Deborah J. Bowers

Of Counsel


The following are excerpts from Section 4.07[4][a] of Chapter 4 of the New Appleman North Carolina Insurance Litigation (2022 Edition of the LexisNexis Practice Guide) entitled “Commercial General Liability Insurance,” and it was written by PCKB’s Deb Bowers. Most case citations that appear in these sections of the book are omitted.

Policyholders, as well as other insureds, have certain duties to the insurer. These duties fall generally into three categories: notice, cooperation, and no voluntary payment. Although these duties of the insured are conditions of coverage under the policy, the North Carolina courts have treated them more like exclusions — placing the burden on the insurer to prove non-compliance. Generally, the courts have been reluctant to enforce these provisions unless the insurer was clearly prejudiced by the insured’s failure to comply. The notice requirement falls on the named insured (or policyholder). The term “You” is used in the policy section defining the notice parameters that must be met, and “you” is defined in the policy preamble as the Named Insured. Thus, an insured who is not a named insured may not be subject to the notice condition, although there is no North Carolina case holding that to be the case.

The policyholder is required to notify the insurer of an “occurrence” or an offense that may result in a claim “as soon as practicable.” North Carolina law on the notice requirement was clarified in two Supreme Court opinions: Great American Insurance Co. v. C.G. Tate Construction Co., 303 N.C. 387, 279 S.E.2d 769 (1981) (“Great American I”) and Great American Insurance Co. v. C.G. Tate Construction Co., 315 N.C. 714, 340 S.E.2d 743 (1986) (“Great American II”). In Great American I, the Court explained the three pronged notice analysis as follows: (1) the court will determine whether notice was provided by the insured as soon as practicable; (2) if not, there will be an inquiry as to whether the insured acted in good faith, “… e. g., that he had no actual knowledge that a claim might be filed against him.”; (3) if the good faith test is met, the burden then shifts to the insurer to show material prejudice by the. The burden is initially on the insured to demonstrate that it acted in good faith, but the test is a subjective one. As articulated in Great American II, the good faith inquiry is twofold:

1) Was the insured aware of his possible fault, and 2) Did the insured purposefully and knowingly fail to notify the insurer?

Under the Great American I and Great American II tests, North Carolina is generally considered to be a so-called “notice/prejudice” state, despite the fact that no showing of prejudice is required if the insured fails to meet the good faith requirements.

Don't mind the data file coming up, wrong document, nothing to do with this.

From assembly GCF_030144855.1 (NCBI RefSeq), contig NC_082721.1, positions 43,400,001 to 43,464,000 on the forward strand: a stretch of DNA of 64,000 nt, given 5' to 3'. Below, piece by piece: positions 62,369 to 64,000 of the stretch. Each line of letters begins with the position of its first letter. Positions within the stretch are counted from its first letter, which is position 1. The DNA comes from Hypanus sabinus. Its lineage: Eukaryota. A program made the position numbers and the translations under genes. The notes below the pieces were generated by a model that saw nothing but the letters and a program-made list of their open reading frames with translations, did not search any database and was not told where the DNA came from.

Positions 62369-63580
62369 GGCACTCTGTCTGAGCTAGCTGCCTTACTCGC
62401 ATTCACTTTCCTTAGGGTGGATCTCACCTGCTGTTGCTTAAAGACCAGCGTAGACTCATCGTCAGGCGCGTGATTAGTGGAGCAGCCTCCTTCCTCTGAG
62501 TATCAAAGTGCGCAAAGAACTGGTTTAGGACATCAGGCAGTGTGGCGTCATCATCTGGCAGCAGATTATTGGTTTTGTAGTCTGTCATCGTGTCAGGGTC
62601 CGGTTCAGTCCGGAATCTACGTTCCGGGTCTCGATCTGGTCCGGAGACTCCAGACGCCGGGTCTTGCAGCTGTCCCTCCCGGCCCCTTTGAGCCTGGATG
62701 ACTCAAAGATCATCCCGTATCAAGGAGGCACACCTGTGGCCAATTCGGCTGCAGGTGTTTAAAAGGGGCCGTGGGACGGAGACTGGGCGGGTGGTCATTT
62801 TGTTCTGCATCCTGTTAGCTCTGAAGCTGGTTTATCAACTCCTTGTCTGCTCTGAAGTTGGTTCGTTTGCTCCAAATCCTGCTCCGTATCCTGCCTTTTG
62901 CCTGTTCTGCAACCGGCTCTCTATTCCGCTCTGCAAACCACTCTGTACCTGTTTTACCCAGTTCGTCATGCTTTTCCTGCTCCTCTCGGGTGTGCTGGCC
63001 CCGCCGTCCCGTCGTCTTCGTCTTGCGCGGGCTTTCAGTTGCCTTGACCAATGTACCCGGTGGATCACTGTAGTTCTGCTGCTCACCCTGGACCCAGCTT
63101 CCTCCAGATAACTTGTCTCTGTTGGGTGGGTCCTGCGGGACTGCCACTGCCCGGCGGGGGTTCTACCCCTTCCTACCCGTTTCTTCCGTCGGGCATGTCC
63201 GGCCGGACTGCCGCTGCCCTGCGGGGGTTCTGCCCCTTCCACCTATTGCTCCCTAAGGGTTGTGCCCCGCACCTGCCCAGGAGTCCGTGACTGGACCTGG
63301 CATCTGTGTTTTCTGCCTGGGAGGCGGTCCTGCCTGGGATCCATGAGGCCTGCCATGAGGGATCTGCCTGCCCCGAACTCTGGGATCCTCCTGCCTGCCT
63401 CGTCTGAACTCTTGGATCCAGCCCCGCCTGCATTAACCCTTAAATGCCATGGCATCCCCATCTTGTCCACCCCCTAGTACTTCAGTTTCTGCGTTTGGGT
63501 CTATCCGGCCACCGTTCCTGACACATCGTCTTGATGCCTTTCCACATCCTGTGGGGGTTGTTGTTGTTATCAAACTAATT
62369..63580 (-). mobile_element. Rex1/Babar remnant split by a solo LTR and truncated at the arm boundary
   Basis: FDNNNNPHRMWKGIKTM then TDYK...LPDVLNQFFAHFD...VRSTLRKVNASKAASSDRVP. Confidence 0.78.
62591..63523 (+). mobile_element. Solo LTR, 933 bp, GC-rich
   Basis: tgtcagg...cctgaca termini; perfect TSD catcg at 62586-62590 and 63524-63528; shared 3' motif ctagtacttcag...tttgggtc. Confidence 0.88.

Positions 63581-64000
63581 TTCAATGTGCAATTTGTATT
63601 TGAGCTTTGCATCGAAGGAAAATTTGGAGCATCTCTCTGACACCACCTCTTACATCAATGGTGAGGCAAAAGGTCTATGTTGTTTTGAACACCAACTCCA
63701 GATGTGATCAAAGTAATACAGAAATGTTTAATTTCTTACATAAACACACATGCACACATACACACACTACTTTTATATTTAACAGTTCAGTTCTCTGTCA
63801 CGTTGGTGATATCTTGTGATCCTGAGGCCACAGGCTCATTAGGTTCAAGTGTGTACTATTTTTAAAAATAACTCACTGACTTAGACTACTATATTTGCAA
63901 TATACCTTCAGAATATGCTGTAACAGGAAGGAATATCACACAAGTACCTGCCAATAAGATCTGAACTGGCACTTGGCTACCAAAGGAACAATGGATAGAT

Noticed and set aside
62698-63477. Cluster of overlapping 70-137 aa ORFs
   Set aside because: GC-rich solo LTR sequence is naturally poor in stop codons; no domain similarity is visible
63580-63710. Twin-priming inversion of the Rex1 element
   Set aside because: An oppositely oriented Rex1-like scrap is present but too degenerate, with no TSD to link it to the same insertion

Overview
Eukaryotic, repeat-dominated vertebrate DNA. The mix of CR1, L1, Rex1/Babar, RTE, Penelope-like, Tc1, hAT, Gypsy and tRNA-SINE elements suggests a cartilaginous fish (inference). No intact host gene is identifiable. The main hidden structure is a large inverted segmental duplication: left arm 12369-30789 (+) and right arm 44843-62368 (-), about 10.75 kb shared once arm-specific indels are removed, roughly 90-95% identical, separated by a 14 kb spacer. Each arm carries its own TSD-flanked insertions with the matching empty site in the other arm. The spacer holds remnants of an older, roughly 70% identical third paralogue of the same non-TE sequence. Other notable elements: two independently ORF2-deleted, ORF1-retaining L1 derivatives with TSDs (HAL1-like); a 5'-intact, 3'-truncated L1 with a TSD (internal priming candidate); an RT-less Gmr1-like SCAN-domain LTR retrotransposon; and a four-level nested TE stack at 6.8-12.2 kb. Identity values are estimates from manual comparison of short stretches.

The typical CGL policy requires that any insured cooperate with the insurer. This includes anyone included in the definition of Who Is An Insured, not just the Named Insured/policyholder.

In Greco v. Penn National Security Ins. Co., 218 N.C. App. 394, 721 S.E.2d 280 (2012), the Court of Appeals refused to enforce the provision in a situation where the insurer was not able to reach an insured who was not a Named Insured/policyholder. An appeal was taken as a matter of right due to a dissent in the appellate court opinion, but the case was settled before the North Carolina Supreme Court ruled on the appeal, so the Court of Appeals opinion stands. The underlying case involved alleged negligence in attaching a trailer to a vehicle which allowed it to detach and hit an oncoming vehicle and cause injury to the occupants. The insurer of the trailer owner was unable to find or to obtain communication or cooperation from the purported insured who attached the trailer. The Greco court ruled that failure to cooperate is an affirmative defense with the insurer having the burden of proof. Concluding that “… some kind of affirmative action by the insured is required before a court can conclude, as a matter of law, that the insured failed to cooperate,” the majority refused to hold that complete unavailability of the insured was a per se failure to cooperate. The court referenced prior opinions involving failure to cooperate that had involved collusion or some affirmative act on the part of an uncooperative insured, such as failure to submit to a required medical evaluation. The Greco court majority noted that the insured’s failure to cooperate must also prejudice the insurer’s ability to investigate and/or defend the claim (citing to Bond/Tec, Inc. v. Scottsdale Ins. Co., 174 N.C. App. 820, 622 S.E.2d 165 (2005)) and then proceeded to find that the insurer did not make a sufficient showing that the disappearance of the insured resulted in the required prejudice.

[Deb notes:] In situations where an insured cannot be found, the insurer may be required to appear and defend in its own name in order to preserve any defenses to the claims asserted. Ethical rules do not allow insurer retained counsel to represent a party without his or her knowledge or consent, so in those cases, the only recourse is for the insurer to intervene and to have retained counsel appear for the insurer, rather than the insured.

There is also a requirement that no insured may make a voluntary payment or voluntarily assume an obligation without the consent of the insurer. The provision will not be enforced unless the insurer can show it was prejudiced by the insured’s voluntary payment.